19 November 2015

Kings Cross Station: Making Commuters Very Cross

Kings Cross station in London is one of the rail network’s main termini and home to services between the English and Scottish capitals via the East Coast Main Line. In the early seventies a temporary building was erected in front of the original 1852 Grade-I listed train sheds, and around forty years later they were not really fit for purpose any more so it was announced that the station was to be redeveloped.

I am normally a bit sceptical of surveys, and the one carried out before the renovation showed an overwhelming majority of commuters didn’t want the station to be rebuilt – but I assumed what they were really saying is that they didn’t want the years of inevitable disruption. I was wrong.

One of the key parts of the redevelopment was to expose the original train sheds and open up the area in front of the station. This has been a success, but it has meant that the station concourse has been moved from the front to the side of the station, and this has had an unfortunate effect of making the station particularly awkward to use when catching a train.

If you are arriving at Kings Cross (KGX) by bus, taxi or via the Underground, in most cases you will find yourself in Kings Cross Square, in front of the imposing train sheds, close to the main platforms. Friendly signs say “No Entry”, because it’s exit-only.

Welcome to Kings Cross, but don't come in

Following the arrows around the back of the entrance to Kings Cross St Pancras (KXSP) Underground station brings you in to a new, modern and impressive-looking concourse. But perhaps the most striking feature, other that the roof which really is impressive, is the lack of visible departure boards or clocks. The access to the platforms is immediately on your right, but to view the boards, which are above your head and pointing away from you, you need to venture further in to the station, only to then retrace your steps to the platforms, which obviously means a lot of congestion.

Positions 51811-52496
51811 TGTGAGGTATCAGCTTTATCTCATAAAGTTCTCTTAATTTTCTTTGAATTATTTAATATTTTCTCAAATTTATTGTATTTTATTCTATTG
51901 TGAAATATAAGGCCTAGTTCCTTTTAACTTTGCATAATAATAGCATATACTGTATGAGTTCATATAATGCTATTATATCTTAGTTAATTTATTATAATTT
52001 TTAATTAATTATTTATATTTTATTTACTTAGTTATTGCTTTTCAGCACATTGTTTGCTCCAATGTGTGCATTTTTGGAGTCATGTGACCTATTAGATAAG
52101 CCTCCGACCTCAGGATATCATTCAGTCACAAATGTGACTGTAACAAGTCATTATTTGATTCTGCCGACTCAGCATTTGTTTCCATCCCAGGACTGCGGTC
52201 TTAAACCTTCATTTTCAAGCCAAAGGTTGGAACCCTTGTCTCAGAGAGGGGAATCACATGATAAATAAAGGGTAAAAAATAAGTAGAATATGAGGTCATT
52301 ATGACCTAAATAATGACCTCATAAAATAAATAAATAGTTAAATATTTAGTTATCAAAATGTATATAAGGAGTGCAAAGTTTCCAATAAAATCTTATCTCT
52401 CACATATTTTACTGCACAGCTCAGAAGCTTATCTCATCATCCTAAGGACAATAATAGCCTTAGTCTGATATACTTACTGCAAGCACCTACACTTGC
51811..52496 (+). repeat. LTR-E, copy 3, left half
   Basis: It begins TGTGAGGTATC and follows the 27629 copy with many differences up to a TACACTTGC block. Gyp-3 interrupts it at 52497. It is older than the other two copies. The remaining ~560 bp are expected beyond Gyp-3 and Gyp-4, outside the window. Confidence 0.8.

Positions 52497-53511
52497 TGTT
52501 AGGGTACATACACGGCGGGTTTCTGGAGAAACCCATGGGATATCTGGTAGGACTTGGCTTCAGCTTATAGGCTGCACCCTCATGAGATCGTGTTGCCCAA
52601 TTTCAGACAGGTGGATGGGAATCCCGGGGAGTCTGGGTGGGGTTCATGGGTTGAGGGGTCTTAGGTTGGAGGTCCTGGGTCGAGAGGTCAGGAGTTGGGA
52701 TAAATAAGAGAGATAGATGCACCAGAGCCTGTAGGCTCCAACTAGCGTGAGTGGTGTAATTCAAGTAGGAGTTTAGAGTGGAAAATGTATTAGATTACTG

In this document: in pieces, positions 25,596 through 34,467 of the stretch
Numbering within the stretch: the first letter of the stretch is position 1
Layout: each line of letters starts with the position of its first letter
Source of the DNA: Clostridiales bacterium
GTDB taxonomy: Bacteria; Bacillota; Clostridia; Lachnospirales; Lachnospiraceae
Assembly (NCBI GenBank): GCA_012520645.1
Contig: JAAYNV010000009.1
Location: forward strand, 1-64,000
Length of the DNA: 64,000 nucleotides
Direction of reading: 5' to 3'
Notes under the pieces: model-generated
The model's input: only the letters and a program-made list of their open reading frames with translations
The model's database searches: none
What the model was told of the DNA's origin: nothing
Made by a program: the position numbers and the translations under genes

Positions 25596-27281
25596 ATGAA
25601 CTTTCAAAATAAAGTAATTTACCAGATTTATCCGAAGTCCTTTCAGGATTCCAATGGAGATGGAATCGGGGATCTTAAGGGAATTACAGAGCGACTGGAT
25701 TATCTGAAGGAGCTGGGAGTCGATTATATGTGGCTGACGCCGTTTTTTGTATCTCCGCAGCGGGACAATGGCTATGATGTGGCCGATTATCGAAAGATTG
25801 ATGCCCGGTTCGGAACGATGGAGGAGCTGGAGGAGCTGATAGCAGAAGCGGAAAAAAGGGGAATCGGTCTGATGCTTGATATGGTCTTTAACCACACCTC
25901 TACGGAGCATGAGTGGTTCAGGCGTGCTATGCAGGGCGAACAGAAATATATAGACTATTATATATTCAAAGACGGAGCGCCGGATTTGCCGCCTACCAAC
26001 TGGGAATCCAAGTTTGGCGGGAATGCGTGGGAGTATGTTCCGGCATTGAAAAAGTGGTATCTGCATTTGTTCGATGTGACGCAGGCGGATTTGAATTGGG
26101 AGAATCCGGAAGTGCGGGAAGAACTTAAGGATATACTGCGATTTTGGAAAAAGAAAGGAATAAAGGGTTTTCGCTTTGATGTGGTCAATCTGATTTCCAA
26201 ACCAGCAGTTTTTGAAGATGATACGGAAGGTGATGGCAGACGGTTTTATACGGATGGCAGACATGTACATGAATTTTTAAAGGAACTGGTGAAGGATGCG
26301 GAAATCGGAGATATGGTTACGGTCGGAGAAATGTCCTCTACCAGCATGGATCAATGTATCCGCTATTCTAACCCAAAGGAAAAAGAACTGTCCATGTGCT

Impressive roof, not so impressive passenger information

There are only a small number of gates from the concourse to the platforms as the side-on layout of the station means that you need to cross (figuratively, not literally) a number of tracks to reach your train. Passing through the barriers, the platform indicators, which confirm the destination and calling points, are arranged at right-angles so they are not visible. In fact they face the exit barriers, so people leaving the station can easily see, with a backward glance, where their train is off to next.

Side view of a platform indicator from the gate line